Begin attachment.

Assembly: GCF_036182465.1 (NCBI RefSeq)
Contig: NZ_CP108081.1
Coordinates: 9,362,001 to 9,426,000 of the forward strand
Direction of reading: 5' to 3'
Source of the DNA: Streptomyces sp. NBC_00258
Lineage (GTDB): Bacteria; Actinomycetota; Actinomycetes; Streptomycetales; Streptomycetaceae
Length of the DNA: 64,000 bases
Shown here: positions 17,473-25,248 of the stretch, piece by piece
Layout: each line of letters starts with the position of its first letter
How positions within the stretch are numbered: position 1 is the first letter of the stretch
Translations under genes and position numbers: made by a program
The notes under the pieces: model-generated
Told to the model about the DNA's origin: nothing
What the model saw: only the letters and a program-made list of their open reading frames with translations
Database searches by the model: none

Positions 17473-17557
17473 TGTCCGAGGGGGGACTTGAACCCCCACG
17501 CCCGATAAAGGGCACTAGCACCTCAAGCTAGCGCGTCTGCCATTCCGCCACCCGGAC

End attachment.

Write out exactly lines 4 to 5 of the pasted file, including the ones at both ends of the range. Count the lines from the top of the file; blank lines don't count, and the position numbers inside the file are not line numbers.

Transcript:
Direction of reading: 5' to 3'
Source of the DNA: Streptomyces sp. NBC_00258